In this research, we investigate a tropical principal component analysis (PCA) as a bestfit Stiefel tropical linear space to a given sample over the tropical projective torus for its dimensionality reduction and visualization. Especially, we characterize the bestfit Stiefel tropical linear space to a sample generated from a mixture of Gaussian distributions as the variances of the Gaussians go to zero. For a single Gaussian distribution, we show that the sum of residuals in terms of the tropical metric with the maxplus algebra over a given sample to a fitted Stiefel tropical linear space converges to zero by giving an upper bound for its convergence rate. Meanwhile, for a mixtures of Gaussian distribution, we show that the bestfit tropical linear space can be determined uniquely when we send variances to zero. We briefly consider the bestfit topical polynomial as an extension for the mixture of more than two Gaussians over the tropical projective space of dimension three. We show some geometric properties of these tropical linear spaces and polynomials.
more » « less NSFPAR ID:
 10394550
 Publisher / Repository:
 Springer Science + Business Media
 Date Published:
 Journal Name:
 Information Geometry
 Volume:
 6
 Issue:
 1
 ISSN:
 25112481
 Format(s):
 Medium: X Size: p. 171201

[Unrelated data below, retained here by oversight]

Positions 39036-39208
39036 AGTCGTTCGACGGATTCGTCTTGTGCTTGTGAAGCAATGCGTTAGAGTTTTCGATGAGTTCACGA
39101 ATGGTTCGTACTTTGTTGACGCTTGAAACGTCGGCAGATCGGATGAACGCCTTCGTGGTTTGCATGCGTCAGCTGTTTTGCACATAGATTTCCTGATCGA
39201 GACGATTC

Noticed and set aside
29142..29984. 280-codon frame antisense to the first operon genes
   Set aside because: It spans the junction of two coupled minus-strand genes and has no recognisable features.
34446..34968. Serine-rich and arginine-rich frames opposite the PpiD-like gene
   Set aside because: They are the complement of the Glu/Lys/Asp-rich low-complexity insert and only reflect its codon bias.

Size(s):
 ["p. 171201"]
 Sponsoring Org:
 National Science Foundation
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Unmodelled sources of random effect variance had predictable effects on variance component estimates. The pattern is best viewed as a cascade of hierarchical grouping factors. Variances trickle down the hierarchy such that missing higher‐level random effect variances pool at lower levels and missing lower‐level and crossed random effect variances manifest as residual variance.
Overall, our results show remarkable robustness of mixed‐effects models that should allow researchers to use mixed‐effects models even if the distributional assumptions are objectively violated. However, this does not free researchers from careful evaluation of the model. Estimates that are based on data that show clear violations of key assumptions should be treated with caution because individual datasets might give highly imprecise estimates, even if they will be unbiased on average across datasets.